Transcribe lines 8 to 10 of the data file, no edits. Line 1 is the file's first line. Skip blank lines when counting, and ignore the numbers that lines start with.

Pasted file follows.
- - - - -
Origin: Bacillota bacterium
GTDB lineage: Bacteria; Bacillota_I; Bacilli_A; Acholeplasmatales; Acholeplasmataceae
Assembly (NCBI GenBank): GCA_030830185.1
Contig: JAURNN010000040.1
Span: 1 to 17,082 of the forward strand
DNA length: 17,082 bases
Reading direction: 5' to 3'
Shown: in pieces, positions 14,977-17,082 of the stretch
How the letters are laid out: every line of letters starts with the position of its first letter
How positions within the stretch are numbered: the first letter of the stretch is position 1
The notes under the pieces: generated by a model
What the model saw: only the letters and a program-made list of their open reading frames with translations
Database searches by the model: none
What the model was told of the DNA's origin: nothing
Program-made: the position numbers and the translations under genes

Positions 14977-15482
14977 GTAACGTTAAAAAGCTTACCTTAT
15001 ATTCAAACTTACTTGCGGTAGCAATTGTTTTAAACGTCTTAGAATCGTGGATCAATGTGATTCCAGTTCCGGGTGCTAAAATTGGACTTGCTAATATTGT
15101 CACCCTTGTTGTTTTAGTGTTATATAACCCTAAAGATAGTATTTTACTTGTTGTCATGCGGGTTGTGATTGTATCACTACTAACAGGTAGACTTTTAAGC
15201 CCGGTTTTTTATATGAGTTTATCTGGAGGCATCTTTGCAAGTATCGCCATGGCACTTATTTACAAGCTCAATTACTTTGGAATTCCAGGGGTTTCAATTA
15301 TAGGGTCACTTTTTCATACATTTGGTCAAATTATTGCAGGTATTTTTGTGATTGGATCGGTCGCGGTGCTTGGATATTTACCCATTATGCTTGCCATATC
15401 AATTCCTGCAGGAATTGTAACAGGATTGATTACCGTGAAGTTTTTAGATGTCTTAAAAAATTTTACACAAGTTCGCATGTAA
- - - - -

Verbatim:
Shown: in pieces, positions 14,977-17,082 of the stretch
How the letters are laid out: every line of letters starts with the position of its first letter
How positions within the stretch are numbered: the first letter of the stretch is position 1